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February 2004   

Interview: Trading in Principle
AMWU national secretary, Doug Cameron, a key figure in the Labor movement, discusses the big issues - from Mark Latham to Pavlov�s Dogs.

Unions: While We Were Away
While Workers Online was washing sand from between its toes and enjoying an Indian summer at the cricket, there was a reality show chugging relentlessly away in the background, Jim Marr reports.

Politics: Follow the Leader
Worker�s Online tool man, Phil Doyle, dives into the ALP�s Darling Harbour love-in and nearly drowns in treacle.

Bad Boss: Safety Recidivist Fingered
The CFMEU has come up with a killer nomination to kick off our 2004 hunt for Australia�s worst employer.

Economics: Casualisation Shrouded In Myths
British academic, Kevin Doogan, sets the record straight on casualisation and warns unionists about the dangers of scoring an own goal

History: Worker Control Harco Style
Drew Cottle and Angela Keys ask if it's worth rememberinng the 1971 Harco work-in.

Review: Other Side Of The Harbour
The 1998 maritime dispute threatened to tear many a family apart but Katherine Thomson's Harbour tells the tale of at least one that it brought back together - albeit reluctantly, writes Tara de Boehmler.


The Soapbox
Dog Whistlers, Spin Doctor and Us
John Menadue argues the "better angels" of the Australian character are having their wings ripped off by an ever-expanding group dedicating to keeping the public at arms length from our decision-makers.

Something Fishy In Laos
Phillip Hazelton fishes around in Vientiane, Laos, and looks at the impact of Bird Flu on those relying on feathered friends for survival.

Magic Realism
Phil Doyle discovers that literature and sport may have more in common than you would think

The Westie Wing
Trickle, flood or drought? Workers friend Ian West, MLC, is wet, wet, wet on the issue of bilateral Free Trade.


All The Way With FTA?
Question marks over the bi-lateral Free Trade Agreement with the USA have only begun to scratch the surface.


 Rail Safety Back On Track

 Commuter Headaches Continue

 Ban "Ruthless" Operators - Judge

 Telstra Provokes Jobs Fight

 Taskforce Ignores Million Dollar Rorts

 Musos Tune-Up for Election Rock

 Chubby Fingers in Timorese Pockets

 Postal Workers Wrap Boss

 Aussie Sites Doing the Business

 Feds Abandon Aged

 TAFE Stands Over Poor Students

 Round the World on Aid

 Activists Notebook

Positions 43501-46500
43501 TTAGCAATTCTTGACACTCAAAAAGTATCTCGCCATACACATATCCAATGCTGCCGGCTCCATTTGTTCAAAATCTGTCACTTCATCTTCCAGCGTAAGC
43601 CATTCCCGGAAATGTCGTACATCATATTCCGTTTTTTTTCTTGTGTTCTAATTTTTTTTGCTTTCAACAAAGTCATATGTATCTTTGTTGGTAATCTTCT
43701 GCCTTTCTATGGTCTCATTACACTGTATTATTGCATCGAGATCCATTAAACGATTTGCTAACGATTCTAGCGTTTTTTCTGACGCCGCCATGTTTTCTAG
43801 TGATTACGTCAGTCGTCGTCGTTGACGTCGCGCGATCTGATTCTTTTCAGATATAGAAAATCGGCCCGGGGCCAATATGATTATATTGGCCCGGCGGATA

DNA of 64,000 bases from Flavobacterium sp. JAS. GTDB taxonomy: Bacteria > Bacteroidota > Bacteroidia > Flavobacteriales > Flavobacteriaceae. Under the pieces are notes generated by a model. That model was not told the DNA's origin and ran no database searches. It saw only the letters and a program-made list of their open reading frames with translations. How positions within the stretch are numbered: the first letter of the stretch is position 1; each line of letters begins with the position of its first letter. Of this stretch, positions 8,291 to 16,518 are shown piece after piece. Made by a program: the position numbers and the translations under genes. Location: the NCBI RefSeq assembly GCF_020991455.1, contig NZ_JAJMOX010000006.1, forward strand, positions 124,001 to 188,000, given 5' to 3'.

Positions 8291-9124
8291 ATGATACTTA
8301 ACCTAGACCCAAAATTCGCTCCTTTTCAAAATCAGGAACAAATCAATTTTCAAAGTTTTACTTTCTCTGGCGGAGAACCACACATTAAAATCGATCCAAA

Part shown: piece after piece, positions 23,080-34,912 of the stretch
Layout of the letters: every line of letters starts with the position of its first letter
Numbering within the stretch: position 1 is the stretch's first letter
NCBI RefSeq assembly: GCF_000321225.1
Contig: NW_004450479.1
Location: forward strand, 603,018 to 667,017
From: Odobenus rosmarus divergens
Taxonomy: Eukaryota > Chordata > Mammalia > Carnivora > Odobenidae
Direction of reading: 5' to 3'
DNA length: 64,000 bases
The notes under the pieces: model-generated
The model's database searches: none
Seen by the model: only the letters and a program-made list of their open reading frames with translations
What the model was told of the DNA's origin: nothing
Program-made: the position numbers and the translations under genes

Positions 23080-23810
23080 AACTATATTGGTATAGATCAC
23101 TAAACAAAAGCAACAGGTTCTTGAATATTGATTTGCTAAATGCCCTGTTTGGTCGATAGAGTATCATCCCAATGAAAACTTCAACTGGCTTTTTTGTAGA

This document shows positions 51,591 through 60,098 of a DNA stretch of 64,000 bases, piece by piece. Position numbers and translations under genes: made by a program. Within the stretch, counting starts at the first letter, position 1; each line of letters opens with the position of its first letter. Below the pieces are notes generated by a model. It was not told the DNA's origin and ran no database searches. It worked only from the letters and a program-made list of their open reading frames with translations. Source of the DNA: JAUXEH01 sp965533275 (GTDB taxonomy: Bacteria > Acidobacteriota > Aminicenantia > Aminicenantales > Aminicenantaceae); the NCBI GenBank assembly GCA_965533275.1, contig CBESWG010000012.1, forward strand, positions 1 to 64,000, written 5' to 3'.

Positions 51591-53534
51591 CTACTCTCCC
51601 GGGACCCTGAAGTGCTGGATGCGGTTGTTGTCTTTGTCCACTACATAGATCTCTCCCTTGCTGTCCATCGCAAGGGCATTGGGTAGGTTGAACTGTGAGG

Reality TV
 TAFE Support
 State Of Confusion
 History Lesson
 Generation Angst
 Give Them A Medal
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Bad Boss

Safety Recidivist Fingered

By Jim Marr

The CFMEU has come up with a killer nomination to kick off our 2004 hunt for Australia�s worst employer.

Giant property developer, Australand, has earned February's gong after 150 union members were forced into a week of industrial wrangling to win safety improvements at adjacent Eastern Creek sites on Sydney's western fringe.

The CFMEU members voted to take action over safety concerns after a contractor was observed working at height, near the edge of one of the developments, without a harness or any other protective equipment.

Readers familiar with the activities of shonks in the construction industry might argue, so what, construction contractors cut safety corners every day of the week? A senate inquiry was listening to evidence to that effect, from employers and worker representatives, as Australand workers voted for action.

But, as CFMEU secretary Andrew Ferguson points out, it was on an Australand site at Eastern Creek, barely three months earlier, that 16-year-old Joel Exner lost his life after a fall.

Workmates alleged that Exner, just three days out of school, had been working without a restraint, or harness, or any other form of fall protection.

His death led to an emotional rally of 10,000 NSW workers baring down on Macquarrie St and demanding industrial manslaughter legislation from embattled legislators. After a meeting with Exner's bereaved mother, and the families of other people killed at work, Industrial Relations Minister John Della Bosca promised changes that would hold rogue employers accountable.

Ferguson described the latest Australand safety failure as "unbelievable".

His members voted to teach the developer a lesson as it announced a record annual profit to the stock exchange, revealing it had pocketed $95.2 million for the year to December 31, from earnings of $1.4 billion.

And it wasn't just the union that pointed the finger. State safety authority, Workcover, wrote out prohibition and improvement notices to both Australand and one of its Eastern Creek contractors.

Workers Online was unable to ascertain the current cost of a safety harness but understands adequate scaffolding on typical residential developments might set a developer or contractor back between $20,000 and $40,000 on sites where profit margins can often be counted in millions.

News February 12, 2004

WorkCover's Fatality Investigation Unit last week confirmed completion of its official report into Exner's death at Eastern Creek. Chief executive officer, Jon Blackwell, said the report had been forwarded to both the NSW Coroner and Workcover's legal branch for consideration of prosecution, "subject to the outcome of the coronial inquest".

Blackwell pledged his organisation would "bring the full weight of the law to bear on all those involved in this tragic accident".

"We will be closely examining the case against those concerned in the management of the companies involved," he said.

Australand is a worthy nomination for an award commemorating the attitudes of former Workplace Relations Minister, Tony Abbott, who launched a $60 million Royal Commission, partly on the strength of his contention that safety was just another tool in the building workers' kit bag for industry domination.


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